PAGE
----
Getting the Deal Through has published its fully revised and updated
tenth edition of Dispute Resolution, a volume in the series of annual reports, which provide international analysis in key areas of
law and policy for corporate counsel, cross-border legal practitioners and business people. Following the format adopted throughout the series, the same key questions are answered by leading practitioners in each of the 47 jurisdictions featured.
GTDT's German Chapter was authored by GSK attorney Dr. Karl von Hase. In
his article he gives an overview of civil and commercial litigation in Germany, arbitration agreements and alternative dispute resolution (ADR).
Getting the Deal Through has published the fully revised and updated
fifth edition of Banking Regulation, a volume in the series of annual
reports, which provide international analysis in key areas of law and
policy for corporate counsel, cross-border legal practitioners and
Supplementary Protection Certificates with regard to second marketing authorization of medical compounds (decision of July 19, 2012 – Case C-130/11 –Neurim Pharmaceuticals vs. Comptroller General of Patents)
On June 13, the Internet Corporation for Assigned Names and Numbers (ICANN) published the names of those who have applied for a new top level domain the ending of which may be geographic, such as "munich", industry identification such as "insurance" and even all trademark names and company descriptions such as "canon" and "adidas".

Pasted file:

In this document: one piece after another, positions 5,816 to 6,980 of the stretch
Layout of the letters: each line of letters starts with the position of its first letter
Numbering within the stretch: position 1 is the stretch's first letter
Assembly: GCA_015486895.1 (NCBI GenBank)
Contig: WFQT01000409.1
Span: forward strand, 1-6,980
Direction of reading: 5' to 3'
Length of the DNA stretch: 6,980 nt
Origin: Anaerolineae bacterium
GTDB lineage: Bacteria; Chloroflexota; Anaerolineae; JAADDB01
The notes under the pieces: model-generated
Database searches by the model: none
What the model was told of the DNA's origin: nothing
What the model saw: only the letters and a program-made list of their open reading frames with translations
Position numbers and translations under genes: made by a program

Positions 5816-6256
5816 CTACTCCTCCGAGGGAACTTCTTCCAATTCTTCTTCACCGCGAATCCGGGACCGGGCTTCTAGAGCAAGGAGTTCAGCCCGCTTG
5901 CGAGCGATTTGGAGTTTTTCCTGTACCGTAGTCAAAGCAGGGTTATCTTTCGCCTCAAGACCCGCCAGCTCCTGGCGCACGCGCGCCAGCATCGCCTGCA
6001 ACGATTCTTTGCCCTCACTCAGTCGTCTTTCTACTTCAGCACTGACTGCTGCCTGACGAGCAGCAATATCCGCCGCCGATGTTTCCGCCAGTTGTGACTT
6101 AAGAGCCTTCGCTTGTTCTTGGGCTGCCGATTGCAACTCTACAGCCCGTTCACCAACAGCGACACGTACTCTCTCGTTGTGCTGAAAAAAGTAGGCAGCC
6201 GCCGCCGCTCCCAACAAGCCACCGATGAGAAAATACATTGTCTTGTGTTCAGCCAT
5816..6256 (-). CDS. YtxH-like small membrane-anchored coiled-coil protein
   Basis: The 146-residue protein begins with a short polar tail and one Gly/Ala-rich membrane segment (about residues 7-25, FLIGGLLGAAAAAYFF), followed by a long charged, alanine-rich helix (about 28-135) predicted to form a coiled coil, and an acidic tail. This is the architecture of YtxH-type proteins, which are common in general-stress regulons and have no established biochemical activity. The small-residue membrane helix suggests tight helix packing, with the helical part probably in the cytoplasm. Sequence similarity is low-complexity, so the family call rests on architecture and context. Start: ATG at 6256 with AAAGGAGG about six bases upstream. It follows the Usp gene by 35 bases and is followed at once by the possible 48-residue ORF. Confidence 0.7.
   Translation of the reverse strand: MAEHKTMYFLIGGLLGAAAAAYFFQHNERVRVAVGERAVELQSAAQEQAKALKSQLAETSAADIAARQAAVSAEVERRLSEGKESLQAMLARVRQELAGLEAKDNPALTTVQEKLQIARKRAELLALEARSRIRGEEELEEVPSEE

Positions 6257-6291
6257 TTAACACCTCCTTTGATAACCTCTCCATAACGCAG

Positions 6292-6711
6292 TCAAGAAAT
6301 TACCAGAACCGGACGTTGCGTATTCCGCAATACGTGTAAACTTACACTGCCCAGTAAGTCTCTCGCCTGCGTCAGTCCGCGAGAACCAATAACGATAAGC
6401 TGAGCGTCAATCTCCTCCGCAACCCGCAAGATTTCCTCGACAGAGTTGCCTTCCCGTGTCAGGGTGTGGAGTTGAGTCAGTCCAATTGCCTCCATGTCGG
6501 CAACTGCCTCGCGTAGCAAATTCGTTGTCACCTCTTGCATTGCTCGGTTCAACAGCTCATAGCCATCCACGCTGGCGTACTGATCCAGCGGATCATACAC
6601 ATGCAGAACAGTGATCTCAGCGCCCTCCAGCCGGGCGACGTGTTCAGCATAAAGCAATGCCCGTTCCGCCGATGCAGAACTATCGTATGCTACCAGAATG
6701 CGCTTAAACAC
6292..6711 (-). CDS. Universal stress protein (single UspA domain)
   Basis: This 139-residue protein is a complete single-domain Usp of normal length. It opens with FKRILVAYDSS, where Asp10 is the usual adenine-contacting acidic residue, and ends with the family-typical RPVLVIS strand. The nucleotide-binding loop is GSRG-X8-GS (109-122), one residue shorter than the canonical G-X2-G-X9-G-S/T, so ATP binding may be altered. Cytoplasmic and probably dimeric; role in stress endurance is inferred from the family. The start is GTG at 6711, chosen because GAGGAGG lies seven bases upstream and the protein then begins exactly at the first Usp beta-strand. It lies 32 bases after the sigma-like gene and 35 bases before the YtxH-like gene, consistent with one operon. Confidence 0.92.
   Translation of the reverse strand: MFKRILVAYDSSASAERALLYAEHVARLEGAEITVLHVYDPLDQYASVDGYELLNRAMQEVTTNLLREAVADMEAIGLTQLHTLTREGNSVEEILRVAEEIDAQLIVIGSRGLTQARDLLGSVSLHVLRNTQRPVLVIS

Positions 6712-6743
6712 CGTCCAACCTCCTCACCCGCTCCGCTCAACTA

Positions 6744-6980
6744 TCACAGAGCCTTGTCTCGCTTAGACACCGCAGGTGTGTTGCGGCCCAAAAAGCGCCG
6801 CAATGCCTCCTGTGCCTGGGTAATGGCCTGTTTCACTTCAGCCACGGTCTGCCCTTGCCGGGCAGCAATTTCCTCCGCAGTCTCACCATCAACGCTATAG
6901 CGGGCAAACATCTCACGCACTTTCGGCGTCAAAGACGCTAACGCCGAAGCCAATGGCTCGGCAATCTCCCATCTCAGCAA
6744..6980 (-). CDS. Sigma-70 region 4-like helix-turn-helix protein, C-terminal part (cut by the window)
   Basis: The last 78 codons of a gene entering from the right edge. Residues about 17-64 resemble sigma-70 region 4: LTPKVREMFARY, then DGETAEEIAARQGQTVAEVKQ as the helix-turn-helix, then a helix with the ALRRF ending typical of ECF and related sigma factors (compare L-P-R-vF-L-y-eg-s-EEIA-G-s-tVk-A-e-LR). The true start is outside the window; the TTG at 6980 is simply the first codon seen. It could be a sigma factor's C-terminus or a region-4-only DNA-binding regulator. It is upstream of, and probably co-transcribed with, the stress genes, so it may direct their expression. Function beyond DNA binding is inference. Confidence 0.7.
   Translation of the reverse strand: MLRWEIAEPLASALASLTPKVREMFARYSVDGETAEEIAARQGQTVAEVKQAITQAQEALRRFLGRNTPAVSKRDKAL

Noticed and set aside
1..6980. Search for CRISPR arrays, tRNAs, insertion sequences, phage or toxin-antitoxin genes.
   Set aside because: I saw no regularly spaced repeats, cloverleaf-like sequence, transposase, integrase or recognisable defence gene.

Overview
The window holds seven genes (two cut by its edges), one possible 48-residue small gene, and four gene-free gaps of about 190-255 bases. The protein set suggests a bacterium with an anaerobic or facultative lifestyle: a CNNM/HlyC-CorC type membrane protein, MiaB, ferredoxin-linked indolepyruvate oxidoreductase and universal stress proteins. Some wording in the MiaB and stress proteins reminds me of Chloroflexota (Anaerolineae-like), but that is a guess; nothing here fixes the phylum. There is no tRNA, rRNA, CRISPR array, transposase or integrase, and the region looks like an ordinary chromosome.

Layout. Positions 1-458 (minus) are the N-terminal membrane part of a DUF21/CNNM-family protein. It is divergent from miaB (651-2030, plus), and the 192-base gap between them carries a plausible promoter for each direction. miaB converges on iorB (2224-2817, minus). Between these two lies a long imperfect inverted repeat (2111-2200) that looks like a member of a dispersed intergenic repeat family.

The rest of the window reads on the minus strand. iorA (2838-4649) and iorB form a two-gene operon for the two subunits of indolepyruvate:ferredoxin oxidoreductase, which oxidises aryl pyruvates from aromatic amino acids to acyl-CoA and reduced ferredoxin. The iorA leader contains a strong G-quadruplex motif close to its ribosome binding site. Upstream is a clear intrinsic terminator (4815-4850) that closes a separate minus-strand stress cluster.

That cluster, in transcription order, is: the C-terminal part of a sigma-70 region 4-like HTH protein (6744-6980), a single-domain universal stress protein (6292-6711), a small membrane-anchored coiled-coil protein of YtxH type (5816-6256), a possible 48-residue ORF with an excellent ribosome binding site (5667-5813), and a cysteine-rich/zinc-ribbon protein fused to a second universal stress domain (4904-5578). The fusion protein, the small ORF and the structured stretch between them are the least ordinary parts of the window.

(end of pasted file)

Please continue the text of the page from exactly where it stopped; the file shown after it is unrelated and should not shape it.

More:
For the second time within a short period of time, the non-governmental organisations right to challenge administrative decisions under German law is going to be subject to the jurisdiction of the European Court of Justice (ECJ). In January 2012, the German Supreme Administrative Court (Bundesverwaltungsgericht) referred a case to the ECJ for a preliminary ruling concerning the NGO’s right of action.
The fundamental advice for international business transactions is obvious and easy to understand: different countries have different laws, business habits and cultures. These differences may range from minor nuances, such as lengthy French business lunches or unusual Spanish office hours, to significant legal roadblocks, such as strict European employment laws.